South Central Railways (SCR) has been leading AI and DA initiatives in the Indian Railways (IR) and has been nominated to set up a “Center of Excellence (CoE) for AI and Analytics” with the Indian School of Business (ISB) as a knowledge partner in this effort. As part of this initiative, this report surveys current practices and applications of AI and DA in the logistics and mobility domain.

Using AI-Based System for Identifying Identical/Similar Items Across Railways for Ease of Procurement

Indian Railways manages over 280,000 different items, stocked across 215 depots across the country. The items procured by the Indian Railways are broadly classified into stock (S) and non-stock (NS) items based on usage. Items used regularly are categorized as stock items with a planned procurement process coordinated by the central stores in each zone. On the other hand, non-stock items are purchased locally by field units (depots or divisions within each zone) to fulfill short-term and primarily one-off needs.  As a result, NS items have large variability in the wording of the item description across purchase instances and are not allotted common identification number. 

The non-standardization item description poses a challenge for identifying relevant purchases from the database available in Stores Management System. Non-standardization refers to the same or similar items described differently and assigned different identification numbers in the material database. As a result, human intelligence is crucial in interpreting the complete description text and identifying relevant keywords. To address this need and with a larger goal of unified inventory management across all zones of Indian Railways in the longer term, the current project aims to develop data analytics and Artificial Intelligence techniques to identify similar/comparable non-stock and stock items used across Indian Railways.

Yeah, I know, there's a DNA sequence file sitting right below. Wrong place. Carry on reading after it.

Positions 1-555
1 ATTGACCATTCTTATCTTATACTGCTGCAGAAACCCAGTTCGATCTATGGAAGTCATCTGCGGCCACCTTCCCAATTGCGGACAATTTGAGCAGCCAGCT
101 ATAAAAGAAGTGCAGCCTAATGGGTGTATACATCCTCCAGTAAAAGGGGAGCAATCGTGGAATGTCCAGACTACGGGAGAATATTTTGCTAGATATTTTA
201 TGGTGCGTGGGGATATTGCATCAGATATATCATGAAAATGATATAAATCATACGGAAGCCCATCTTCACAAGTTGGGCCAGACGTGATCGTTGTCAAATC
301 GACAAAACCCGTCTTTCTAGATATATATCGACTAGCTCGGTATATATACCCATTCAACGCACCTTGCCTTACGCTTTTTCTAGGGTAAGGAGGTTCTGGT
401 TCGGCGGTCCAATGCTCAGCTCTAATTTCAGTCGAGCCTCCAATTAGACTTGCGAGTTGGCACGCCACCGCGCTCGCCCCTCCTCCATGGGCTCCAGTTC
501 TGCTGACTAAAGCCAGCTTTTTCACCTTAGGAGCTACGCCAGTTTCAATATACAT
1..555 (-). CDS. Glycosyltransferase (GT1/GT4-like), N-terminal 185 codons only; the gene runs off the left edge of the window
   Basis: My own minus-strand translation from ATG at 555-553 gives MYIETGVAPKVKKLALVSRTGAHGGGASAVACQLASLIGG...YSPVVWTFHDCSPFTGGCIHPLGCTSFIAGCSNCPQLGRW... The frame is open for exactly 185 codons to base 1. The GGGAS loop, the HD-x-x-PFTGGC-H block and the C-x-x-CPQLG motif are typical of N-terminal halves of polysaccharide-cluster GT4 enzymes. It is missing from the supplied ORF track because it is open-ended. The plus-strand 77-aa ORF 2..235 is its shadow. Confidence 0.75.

An Analytical Model to Recommend Special Trains Operations

The Indian Railways  is the largest rail network in Asia, with a total running track length of approximately 99,235 km covering 7,325 stations. In 2019-20, IR carried about 8,086 million passengers resulting in passenger traffic revenue of 50,669 crore1. The Indian Railways operates two kinds of passenger trains – timetabled (scheduled) trains and special (unscheduled) trains. Special trains are planned on an annual or seasonal basis to capture observed demand surges on specific routes, particularly during holiday seasons and festivals. In 2019-20, IR operated 663 special trains carrying 25 lakh passengers on 2831 trips, and South-Central Railways (SCR) alone operated around 500 of those trips. 

The current system of predicting when to run special trains has several limitations. In particular, the planners must anticipate the origin-destination pairs, routes, and dates to recommend special trains based on Almanac and past experiences. The current project aims to develop an analytical model that will help planners decide/recommend (a) the markets (origin-destination pairs and routes) to operate such special trains in, (b) when to run these special trains and timings (c) the expected revenue, and service efficiency, potential. (d) composition of the train (e) best pricing model among the existing options.